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Old 02-05-2015, 03:01 AM   #1
mareen_engel
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Default High number of optical duplicates on MiSeq

Dear all,

we've run a Illumina TruSeq mRNA nonstranded library (mouse brain lower end of input recommendation) on a MiSeq for quality control with v3 Reagent Kit, 2*75 PE. The run has very good QCs, good cluster density and some 22 Mio reads.

After pairing the reads, Picard MarkDuplicates reports more then 3 Mio optical duplicates (i.e. duplicates less then 100pixel apart on the flow cell, similar results for 10pixel) next to roughly the same amount of "real" PCR duplicates (50% of QC20 reads after throwing the optical duplicates).
If analyzing the SE data without pairing, the number of optical duplicates is reduced to 0, thus it seems not to be a cluster-read failure.

For me, this indicates that there's 3 Mio clusters on the flowcell next to a cluster with their reverse complement strand which seems to be much above chance level even with a high PCR-duplicate RNA-Seq?

Potential explanations put forward by the representative contacted are incomplete library denaturation prior to loading (thus partially dsDNA library molecules hybridize to the flowcell and build two reverse complement clusters) or low complexity of the library (however, 3 Mio sounds really above chance level for me, the comeplexity of the library doesn't seem to be that bad?)

Has anybody ever seen this? Any ideas what is causing this high number of optical duplicates?
Or is this number of duplicates simply expected on a standard RNA-Seq on low input (~200ng)?

Any ideas or recommendations are very much appreciated!
Many thanks!

Regards,
Mareen



Edit1:
Ps.: Not sure which heading this thread should go to, please move if you have a better idea. Thanks!
Edit2:
library PCR was 12 cycles

Last edited by mareen_engel; 02-05-2015 at 03:13 AM.
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Old 02-05-2015, 07:38 AM   #2
pmiguel
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I don't know -- I don't really trust programs that claim to be able to find optical or PCR "duplicates". How do these programs know they are not just biological duplicates? RNA will have a highly non-normal distribution with the possibility of just a few transcripts making up a large percentage of the library. If there is any fragmentation/ligation bias in library construction then you will see lots of the same sequence popping up irrespective of any instrument/PCR duplication.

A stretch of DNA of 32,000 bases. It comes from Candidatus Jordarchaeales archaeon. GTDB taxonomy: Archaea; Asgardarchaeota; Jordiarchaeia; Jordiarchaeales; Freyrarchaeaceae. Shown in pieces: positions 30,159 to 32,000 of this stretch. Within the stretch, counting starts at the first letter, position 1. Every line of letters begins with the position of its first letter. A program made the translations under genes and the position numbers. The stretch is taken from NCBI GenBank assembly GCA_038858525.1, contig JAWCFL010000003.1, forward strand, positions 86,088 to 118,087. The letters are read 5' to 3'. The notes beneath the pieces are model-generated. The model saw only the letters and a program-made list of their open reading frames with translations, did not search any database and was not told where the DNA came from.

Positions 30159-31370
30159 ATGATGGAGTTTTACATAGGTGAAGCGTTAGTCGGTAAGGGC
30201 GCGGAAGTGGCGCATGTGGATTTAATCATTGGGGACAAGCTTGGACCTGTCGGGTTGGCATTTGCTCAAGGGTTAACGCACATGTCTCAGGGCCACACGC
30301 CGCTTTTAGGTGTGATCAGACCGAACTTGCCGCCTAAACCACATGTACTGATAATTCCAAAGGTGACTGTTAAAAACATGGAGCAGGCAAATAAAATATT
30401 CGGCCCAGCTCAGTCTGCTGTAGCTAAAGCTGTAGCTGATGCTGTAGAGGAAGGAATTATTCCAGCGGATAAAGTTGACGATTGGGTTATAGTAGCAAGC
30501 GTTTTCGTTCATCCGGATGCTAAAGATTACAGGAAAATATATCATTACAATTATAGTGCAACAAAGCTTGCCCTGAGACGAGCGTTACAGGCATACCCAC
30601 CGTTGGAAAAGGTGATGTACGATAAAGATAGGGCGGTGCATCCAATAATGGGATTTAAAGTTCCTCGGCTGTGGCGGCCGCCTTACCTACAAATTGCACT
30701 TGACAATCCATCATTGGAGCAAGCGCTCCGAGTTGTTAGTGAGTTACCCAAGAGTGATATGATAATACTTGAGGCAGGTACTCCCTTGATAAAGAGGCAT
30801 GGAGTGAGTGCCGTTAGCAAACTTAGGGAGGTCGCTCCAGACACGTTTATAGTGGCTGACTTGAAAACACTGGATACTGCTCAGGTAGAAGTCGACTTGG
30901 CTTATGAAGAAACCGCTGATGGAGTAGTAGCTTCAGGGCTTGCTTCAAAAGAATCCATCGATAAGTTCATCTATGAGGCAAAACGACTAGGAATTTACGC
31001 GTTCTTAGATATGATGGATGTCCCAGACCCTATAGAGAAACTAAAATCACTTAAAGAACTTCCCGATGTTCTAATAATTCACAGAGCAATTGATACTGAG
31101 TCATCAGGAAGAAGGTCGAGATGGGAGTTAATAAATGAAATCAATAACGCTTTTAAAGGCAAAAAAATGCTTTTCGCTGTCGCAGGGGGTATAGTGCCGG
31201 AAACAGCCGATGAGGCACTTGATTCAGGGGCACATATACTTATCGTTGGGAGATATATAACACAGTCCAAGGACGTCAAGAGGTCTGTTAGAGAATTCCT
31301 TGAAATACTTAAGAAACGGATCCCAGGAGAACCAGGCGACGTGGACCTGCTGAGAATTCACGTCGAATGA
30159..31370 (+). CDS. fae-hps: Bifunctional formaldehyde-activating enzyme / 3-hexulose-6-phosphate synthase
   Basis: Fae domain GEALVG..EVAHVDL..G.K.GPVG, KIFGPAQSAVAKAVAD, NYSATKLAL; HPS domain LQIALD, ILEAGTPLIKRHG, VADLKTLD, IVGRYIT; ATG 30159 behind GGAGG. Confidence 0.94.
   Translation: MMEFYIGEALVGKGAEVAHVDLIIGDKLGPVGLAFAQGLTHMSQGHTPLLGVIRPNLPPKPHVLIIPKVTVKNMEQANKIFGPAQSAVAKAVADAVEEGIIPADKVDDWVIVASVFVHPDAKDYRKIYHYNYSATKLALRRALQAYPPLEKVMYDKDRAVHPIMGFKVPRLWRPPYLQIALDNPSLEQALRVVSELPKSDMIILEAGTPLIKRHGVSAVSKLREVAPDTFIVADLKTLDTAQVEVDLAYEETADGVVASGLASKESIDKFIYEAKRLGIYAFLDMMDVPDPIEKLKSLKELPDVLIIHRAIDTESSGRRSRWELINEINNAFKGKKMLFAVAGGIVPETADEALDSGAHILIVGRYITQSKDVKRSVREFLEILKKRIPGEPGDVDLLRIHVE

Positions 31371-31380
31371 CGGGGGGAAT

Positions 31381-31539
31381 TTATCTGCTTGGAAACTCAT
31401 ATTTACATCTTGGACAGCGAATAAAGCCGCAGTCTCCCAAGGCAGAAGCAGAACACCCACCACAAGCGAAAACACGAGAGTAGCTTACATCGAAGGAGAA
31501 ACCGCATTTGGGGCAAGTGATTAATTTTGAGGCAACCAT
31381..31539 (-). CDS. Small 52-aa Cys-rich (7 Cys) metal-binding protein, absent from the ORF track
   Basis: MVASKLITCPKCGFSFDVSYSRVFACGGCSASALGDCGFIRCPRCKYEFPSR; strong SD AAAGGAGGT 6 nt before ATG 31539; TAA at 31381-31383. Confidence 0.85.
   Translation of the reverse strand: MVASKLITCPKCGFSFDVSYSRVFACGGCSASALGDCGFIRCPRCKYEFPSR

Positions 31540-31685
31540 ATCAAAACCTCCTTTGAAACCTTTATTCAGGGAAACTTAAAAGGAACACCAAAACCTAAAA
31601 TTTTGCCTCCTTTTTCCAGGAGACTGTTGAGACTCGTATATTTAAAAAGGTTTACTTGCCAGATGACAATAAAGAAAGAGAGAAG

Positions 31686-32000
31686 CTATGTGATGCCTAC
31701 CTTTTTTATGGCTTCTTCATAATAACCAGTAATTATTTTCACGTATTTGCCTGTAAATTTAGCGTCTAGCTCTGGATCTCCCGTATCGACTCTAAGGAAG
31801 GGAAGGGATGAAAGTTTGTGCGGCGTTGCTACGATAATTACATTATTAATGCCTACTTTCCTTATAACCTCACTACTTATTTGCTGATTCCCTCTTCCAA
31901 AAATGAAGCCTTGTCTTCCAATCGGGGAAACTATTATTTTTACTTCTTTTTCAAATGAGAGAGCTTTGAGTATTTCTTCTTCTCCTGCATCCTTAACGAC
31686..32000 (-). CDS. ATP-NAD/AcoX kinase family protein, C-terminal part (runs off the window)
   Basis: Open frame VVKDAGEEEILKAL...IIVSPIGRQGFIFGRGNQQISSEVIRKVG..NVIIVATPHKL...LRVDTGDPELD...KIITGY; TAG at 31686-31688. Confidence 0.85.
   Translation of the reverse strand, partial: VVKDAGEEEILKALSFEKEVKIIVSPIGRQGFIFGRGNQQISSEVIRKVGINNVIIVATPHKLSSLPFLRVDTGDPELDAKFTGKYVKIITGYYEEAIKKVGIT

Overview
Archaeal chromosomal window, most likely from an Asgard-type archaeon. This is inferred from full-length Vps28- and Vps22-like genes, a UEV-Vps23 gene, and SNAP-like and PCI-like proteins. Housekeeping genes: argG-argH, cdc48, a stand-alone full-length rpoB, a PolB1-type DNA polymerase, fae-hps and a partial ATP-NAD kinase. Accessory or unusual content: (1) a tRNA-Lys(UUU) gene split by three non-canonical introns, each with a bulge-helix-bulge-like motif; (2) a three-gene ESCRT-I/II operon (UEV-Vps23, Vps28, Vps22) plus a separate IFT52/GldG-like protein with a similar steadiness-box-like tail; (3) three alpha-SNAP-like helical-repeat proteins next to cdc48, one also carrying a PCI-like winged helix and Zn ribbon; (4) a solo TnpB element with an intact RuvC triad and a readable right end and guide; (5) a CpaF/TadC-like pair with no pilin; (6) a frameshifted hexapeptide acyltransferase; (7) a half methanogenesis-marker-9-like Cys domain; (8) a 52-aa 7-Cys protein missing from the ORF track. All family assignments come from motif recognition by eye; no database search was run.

--
Phillip
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Old 02-05-2015, 01:04 PM   #3
mareen_engel
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Thank you Phillip.
While I agree that we may sometimes tend to overrate the problem of duplicates in RNA-Seq, I think it's a slightly different thing here, where I do see 3 Mio duplicates exactly next to each other on the flowcell with overall duplicate numbers which in my eyes are not high enough to render this statistically possible? Usually we see some 0-low hundreds of those optical duplicates even in our low-complexity runs?
For me this sounds like a problem in library prep/denaturation/clustering, would you disagree?

Best, Mareen
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Old 02-05-2015, 04:10 PM   #4
austinso
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Quote:
Originally Posted by mareen_engel View Post
Thank you Phillip.
While I agree that we may sometimes tend to overrate the problem of duplicates in RNA-Seq, I think it's a slightly different thing here, where I do see 3 Mio duplicates exactly next to each other on the flowcell with overall duplicate numbers which in my eyes are not high enough to render this statistically possible? Usually we see some 0-low hundreds of those optical duplicates even in our low-complexity runs?
For me this sounds like a problem in library prep/denaturation/clustering, would you disagree?

Best, Mareen
We've seen similar things, and tended to ignore dedup'ing for our particular application, which drove everybody (well...just the keyboard warriors) apesh*t.

Doing library denaturation with NaOH for 2 min at 96C as recommended for TruSeq libraries (http://support.illumina.com/content/...15027983-c.pdf, p.36) did the trick in removing these duplicates.

A.

Last edited by austinso; 02-05-2015 at 04:12 PM. Reason: clarification
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Old 02-05-2015, 11:34 PM   #5
mareen_engel
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Thansk austinso,

I think denaturation at a higher temperature sounds like a very good idea to tackle denaturation problems. (we did the standard NaOH denaturation 5min at RT, then mix with cold HT1).
Just to be safe: for the TruSeq RNA libraries stored as dsDNA, you suggest to mix with NaOH, 5min RT, ice, mix with cold HT1, 2min 95deg, ice, pool, load.
Woudl you suggest doing the NaOH before storage in later library preps as they suggest to do with the SGP plate?

Thanks, Mareen
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